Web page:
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March 2nd, 2012 by Robert Franklin, Esq.
A Kitchener, Ontario man was arrested and strip searched last week, all because his four-year-old daughter drew a picture of him holding a pistol.  Read about it here (Daily Mail, 2/28/12).

For Jessie Sansone, it must have been a day much like any other.  He went to his daughter’s school to pick her up as usual, only to be met by three uniformed police officers of the Waterloo Police Department.  They handcuffed him and took him to the station.  There he was strip searched and thrown into a cell.  Apparently they told him he was being charged with possession of a firearm which, plainly, he didn’t have.

His wife, Stephanie Squires, who was waiting at home with their 15-month-old baby, was made to come in to the police station while the children were taken in for interviews at Family and Children’s Services, The Record reports.

Eventually, at Sansone’s invitation, the police searched the family’s house and uncovered nothing but a plastic toy gun of the type that shoots darts via a spring mechanism.  Then and only then were charges dropped against him.

Police were originally alerted by the girl’s school.  Her teacher had seen a drawing the girl had made of a man with a pistol.  When the teacher inquired about the drawing, the girl said “That’s my daddy.  He uses it to shoot bad guys and monsters.”  Armed with that information, the teacher concluded that the girl was in danger and called the police.

Where to begin?  Unless the teacher herself believes in monsters (and I say there’s at least a fair possibility of that), did it not occur to her that this was a fantasy of the girl’s?  It’s easy to imagine a father and his little girl playing together and pretending to shoot “bad guys and monsters.”  It’s also easy to imagine a little girl fantasizing about her father protecting her from “bad guys and monsters.”  Apparently none of that occurred to the teacher.

But in what sane world do the fantasies of a four-year-old constitute probable cause to arrest and strip search a law-abiding citizen?  None that I know of.

Second, I don’t know what the gun laws in Canada are, but I do know that some Canadians own firearms.  For one thing, many Canadians are enthusiastic hunters and few of them do it with bows and arrows, although some do.  So the simple fact is that, although he didn’t, Sansone could well have had a gun in the house and it would all have been perfectly legal.

That means that the police had to conclude from the girl’s statement not only that there was such a weapon in the house, but that Sansone possessed it illegally.  Put simply, they had absolutely no evidence to support such a theory.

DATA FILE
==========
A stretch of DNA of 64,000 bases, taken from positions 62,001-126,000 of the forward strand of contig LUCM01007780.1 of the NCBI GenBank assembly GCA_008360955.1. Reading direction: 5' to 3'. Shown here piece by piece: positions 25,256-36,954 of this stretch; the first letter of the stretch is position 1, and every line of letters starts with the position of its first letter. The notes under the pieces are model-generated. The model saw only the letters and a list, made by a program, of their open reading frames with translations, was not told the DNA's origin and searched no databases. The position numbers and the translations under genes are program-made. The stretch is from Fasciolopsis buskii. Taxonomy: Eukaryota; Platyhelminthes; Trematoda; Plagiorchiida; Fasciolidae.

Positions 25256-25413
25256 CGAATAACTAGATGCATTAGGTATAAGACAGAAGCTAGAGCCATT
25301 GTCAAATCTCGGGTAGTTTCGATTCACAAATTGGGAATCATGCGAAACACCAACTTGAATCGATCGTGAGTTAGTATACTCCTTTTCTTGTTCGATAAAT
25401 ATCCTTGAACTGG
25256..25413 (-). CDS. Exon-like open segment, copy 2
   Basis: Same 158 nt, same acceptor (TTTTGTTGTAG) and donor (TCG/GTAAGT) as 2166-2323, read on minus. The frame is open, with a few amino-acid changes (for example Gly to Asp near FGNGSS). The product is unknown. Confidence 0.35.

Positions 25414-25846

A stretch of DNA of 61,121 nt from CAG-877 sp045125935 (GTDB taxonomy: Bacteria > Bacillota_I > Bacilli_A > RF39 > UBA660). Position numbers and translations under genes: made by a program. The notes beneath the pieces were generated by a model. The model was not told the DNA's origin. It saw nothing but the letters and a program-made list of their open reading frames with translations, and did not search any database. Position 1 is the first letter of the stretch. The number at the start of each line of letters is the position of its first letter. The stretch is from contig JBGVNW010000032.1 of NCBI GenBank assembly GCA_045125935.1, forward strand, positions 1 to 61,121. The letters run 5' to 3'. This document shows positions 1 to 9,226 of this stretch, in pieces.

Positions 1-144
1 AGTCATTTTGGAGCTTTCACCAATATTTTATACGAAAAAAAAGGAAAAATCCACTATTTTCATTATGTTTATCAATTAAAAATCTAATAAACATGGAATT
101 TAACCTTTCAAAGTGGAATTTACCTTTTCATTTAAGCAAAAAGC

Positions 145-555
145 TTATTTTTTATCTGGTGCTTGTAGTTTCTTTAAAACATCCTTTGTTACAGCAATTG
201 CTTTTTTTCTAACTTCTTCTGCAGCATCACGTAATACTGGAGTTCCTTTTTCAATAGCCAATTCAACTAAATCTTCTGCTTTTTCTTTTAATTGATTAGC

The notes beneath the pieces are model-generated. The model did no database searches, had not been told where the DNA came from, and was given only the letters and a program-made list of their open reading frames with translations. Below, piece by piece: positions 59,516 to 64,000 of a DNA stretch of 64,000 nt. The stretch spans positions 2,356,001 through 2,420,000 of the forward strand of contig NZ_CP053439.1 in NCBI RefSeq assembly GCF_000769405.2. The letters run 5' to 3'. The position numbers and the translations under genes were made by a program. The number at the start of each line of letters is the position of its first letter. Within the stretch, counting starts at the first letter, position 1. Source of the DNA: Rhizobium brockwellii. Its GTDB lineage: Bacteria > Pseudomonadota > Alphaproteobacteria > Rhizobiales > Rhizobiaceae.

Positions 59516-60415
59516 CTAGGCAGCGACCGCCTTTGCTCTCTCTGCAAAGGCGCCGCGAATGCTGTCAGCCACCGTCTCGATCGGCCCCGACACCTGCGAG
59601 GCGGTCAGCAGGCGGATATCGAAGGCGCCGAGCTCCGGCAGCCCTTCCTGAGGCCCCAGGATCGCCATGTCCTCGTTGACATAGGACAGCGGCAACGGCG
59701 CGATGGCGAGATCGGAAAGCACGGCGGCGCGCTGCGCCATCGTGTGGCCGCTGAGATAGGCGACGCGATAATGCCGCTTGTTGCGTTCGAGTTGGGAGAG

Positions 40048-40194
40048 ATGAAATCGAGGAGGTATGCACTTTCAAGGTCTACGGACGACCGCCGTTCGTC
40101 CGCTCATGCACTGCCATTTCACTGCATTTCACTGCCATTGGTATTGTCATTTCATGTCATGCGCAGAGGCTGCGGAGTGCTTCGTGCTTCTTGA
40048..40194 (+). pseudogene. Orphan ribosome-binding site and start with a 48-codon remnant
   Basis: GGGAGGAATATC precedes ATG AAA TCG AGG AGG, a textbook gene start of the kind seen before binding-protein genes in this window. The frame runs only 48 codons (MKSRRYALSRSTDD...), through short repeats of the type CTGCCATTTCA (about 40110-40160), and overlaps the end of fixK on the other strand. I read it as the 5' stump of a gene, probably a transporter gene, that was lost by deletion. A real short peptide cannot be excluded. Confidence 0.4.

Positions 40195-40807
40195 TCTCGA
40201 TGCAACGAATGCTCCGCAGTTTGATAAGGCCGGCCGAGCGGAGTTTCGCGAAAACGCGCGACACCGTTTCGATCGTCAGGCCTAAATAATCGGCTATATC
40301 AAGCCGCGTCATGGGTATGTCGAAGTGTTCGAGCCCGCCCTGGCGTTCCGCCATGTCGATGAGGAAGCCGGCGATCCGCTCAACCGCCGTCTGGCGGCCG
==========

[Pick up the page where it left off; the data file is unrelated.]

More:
Moreover, if they’d been concerned, they could easily have gone about finding out the facts in less intrusive and less overbearing ways than they did.  For example, they could have told Sansone from the start what had happened, that they were concerned for the child’s safety and asked him about the presence of firearms in his home.  He would have told them there were none and, as he eventually did, offered to let them see for themselves.  No arrest, no strip search.

That still would have been far more of an intrusion into his family’s privacy than was warranted, but it would have been more defensible than what actually occurred.

So we have to ask, why the police did what they did.  And the answer that comes to mind is that, where children are concerned, the state has found a very effective way of asserting state power where it once had no business going – home and family.  Now, we’re all for protecting children who are actually at risk of harm.  But taking a child’s drawing and her fantasized statement and converting them into an excuse to arrest and strip search a fit father and citizen with no police record has nothing to do with protecting children.

I would argue that it was an exercise of police power for its own sake.  It’s like a demonstration project whose aim is to educate the public.  The lesson to be learned is that the police can and will use the pretext of child protection to unlawfully intervene in family life.  And if someone wants to complain, let them, because the police know that, when it comes to children, no one is about to curtail their power.

The Children’s Aid Society in Ontario knows the same thing.  That’s why it’s one of the most reviled of all public institutions in the province.  CAS is legendary for its abuses of power, for taking children from parents for little or no reason and daring them to fight back.  Again, CAS knows that it has virtual carte blanche from politicians because not a one of them wants to be seen cutting back on ”our” ability to “protect children.” 

And as virulent as the backlash regarding Jessie Sansone’s arrest has been, you can bet he and many others have learned exactly the lesson the police were bent on teaching.  Shuffle your feet, hang your head, avert your eyes, say “yes sir” and “no sir,” and above all don’t stand up to the police.  You see what they can do, and they will.

The sad irony of all this is that the little girl who innocently started the whole brouhaha believed that her daddy could protect her from bad guys.  I guess she knows better now.

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